On Tuesday, the company, which is owned by eBay, announced a partnership with Nokia, the largest cell phone maker in the world, to put the Skype Internet calling software onto its phones. Nokia will initially offer Skype on its high-end smartphones, the N-series. The N97, Nokia's flagship device that goes on sale in June, will be the first to have Skype embedded. The Skype feature will start shipping on the device in the third quarter of 2009.
Skype will be integrated into the N97 address book, enabling users to see when Skype contacts are online. It will also let people use Skype's instant-messaging client. Most importantly, N97 users will be able to make free and low-cost phone calls over the Internet whether they are on a 3G cellular network or a Wi-Fi network. The Skype-to-Skype voice calls are free. And the SkypeOut service, which allows calls from Skype to landlines and mobile devices, offers low rates.
Nokia's not the only handset maker to announce a deal with Skype at Mobile World Congress. On Monday, Sony Ericsson announced it would be offering a Skype "panel" on the Windows Mobile Xperia1 device.
Adding Skype to smartphones is a great benefit for consumers, especially people who travel internationally or have friends and family overseas. While pricing on domestic voice services has been dropping like a brick from a third-story window, international rates have remained high.
As a consumer who likes to travel and who happens to be traveling internationally right now for this trade show, I am annoyed and almost angered at the outrageous prices mobile operators charge when customers roam in other countries or make international calls from the U.S. They all try to sell "international" plans to help defray the cost, but the plans themselves cost consumers an extra fee every month regardless of whether they're traveling that month or not.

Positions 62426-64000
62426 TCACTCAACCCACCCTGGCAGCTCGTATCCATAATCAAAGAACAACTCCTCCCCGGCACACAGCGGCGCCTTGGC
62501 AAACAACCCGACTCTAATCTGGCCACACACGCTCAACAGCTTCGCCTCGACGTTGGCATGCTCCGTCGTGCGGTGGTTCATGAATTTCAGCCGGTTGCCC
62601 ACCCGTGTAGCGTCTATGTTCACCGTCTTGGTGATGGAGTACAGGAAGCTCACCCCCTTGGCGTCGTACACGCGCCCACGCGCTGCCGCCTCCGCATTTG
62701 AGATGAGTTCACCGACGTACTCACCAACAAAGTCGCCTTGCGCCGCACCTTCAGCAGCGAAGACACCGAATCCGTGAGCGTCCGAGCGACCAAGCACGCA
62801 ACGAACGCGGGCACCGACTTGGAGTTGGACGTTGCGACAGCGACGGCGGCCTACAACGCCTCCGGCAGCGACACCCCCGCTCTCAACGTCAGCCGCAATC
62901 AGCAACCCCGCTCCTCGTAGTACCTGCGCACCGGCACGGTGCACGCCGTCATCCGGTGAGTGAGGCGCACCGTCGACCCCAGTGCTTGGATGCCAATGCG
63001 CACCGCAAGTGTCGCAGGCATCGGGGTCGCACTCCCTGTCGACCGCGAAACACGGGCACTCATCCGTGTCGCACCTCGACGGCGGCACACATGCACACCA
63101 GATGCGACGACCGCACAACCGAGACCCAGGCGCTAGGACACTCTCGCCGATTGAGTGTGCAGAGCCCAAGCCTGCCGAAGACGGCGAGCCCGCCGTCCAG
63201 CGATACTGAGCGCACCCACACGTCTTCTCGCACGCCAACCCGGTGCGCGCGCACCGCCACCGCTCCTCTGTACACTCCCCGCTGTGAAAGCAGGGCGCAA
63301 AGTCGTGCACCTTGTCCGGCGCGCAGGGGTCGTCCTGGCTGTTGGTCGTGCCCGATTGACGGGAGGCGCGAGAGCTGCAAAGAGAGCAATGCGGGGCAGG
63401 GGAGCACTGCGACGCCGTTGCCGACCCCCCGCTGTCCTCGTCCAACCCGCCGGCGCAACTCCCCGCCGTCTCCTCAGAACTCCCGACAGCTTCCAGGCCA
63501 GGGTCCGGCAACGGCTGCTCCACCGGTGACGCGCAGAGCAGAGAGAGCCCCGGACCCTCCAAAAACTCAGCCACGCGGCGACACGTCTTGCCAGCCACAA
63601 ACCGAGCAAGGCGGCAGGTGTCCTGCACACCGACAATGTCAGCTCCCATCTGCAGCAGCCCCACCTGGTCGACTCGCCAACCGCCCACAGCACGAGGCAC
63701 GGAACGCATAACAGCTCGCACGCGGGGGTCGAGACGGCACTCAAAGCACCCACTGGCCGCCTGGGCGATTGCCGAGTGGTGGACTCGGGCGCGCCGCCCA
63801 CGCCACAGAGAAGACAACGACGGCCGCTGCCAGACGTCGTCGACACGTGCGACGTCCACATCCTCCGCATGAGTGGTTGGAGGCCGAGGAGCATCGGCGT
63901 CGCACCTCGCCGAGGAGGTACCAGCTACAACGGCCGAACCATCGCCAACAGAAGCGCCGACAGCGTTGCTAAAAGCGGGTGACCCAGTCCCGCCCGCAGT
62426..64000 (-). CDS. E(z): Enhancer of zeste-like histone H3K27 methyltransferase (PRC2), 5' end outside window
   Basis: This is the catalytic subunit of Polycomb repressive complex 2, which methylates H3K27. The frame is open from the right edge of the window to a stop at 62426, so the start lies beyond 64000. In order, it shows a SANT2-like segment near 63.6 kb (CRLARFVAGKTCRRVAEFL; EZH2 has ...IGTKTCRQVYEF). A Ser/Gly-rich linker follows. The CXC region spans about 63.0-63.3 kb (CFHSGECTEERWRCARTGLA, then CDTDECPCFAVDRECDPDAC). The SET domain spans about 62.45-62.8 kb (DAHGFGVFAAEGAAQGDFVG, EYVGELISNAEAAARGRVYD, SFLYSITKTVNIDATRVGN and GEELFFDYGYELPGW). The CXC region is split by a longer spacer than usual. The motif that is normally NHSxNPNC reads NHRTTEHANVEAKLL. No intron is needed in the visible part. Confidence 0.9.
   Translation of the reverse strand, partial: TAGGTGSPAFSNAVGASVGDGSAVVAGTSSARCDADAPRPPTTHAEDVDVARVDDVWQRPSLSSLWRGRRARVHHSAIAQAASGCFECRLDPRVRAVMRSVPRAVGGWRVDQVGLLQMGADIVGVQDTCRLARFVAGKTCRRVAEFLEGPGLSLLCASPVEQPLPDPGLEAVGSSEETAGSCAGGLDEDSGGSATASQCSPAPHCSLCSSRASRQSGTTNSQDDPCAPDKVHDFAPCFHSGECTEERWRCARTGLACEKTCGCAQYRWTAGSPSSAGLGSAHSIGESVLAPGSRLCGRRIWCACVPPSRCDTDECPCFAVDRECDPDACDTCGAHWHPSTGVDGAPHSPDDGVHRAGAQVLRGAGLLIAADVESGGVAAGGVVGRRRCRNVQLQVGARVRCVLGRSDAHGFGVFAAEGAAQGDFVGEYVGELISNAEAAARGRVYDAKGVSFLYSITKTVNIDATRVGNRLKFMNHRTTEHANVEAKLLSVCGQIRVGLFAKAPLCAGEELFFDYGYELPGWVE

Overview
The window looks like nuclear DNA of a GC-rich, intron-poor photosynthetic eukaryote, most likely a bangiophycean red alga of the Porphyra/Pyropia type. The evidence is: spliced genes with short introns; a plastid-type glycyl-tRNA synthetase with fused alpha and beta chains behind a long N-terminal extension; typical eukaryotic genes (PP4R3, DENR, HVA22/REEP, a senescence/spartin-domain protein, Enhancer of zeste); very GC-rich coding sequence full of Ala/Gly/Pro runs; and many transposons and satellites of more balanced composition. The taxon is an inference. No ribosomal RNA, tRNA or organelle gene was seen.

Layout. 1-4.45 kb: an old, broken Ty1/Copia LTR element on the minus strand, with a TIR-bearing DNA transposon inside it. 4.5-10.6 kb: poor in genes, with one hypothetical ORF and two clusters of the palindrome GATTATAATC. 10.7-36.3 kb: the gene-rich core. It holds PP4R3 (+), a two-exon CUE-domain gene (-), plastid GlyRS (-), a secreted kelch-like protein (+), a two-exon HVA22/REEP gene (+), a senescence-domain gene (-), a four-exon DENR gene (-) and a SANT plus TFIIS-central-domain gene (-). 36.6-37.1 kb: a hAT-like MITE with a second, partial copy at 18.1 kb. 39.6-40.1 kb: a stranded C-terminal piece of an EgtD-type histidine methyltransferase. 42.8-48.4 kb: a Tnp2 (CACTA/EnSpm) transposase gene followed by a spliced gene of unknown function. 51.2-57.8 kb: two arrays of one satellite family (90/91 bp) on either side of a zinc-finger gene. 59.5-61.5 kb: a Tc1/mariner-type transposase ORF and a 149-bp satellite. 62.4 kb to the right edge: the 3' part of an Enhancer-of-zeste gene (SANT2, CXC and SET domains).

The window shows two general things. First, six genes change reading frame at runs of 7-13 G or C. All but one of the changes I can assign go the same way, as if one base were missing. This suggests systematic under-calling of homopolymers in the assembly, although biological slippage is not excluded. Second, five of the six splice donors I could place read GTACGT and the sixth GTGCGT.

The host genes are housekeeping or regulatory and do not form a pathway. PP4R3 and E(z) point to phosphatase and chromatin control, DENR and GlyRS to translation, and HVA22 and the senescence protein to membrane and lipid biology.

Skype and other VoIP services offer users a more cost-effective alternative. And Skype on a mobile phone, when accessed on a low-cost data network, could help people who travel frequently or make lots of international calls save tons of money.
Of course, the two smartphone makers Skype has announced as partners here are manufacturers that are already struggling to get their high-end devices on American mobile networks. And my guess is that adding Skype won't do much to convince these operators to offer these phones and subsidize them so that American consumers will buy them.
The reason is pretty simple. AT&T, Verizon Wireless, Sprint Nextel, and T-Mobile USA know that a wide-scale deployment of Skype on their phones could cannibalize their international voice services and potentially hurt their domestic voice service.
So if by chance, Nokia or Sony Ericsson manages to win approval from a U.S. operator to get these phones on their networks, I wouldn't be surprised if the Skype feature is stripped from the device in the U.S. version.
That said, AT&T is allowing some voice over IP applications to appear on Apple's iPhone App Store. And Skype users are able to make free and low-cost calls through applications, such as Truphone. But for now, AT&T and Apple seem hesitant to allow Skype's powerful brand, which has more than 400 million registered users, to make it onto the iPhone.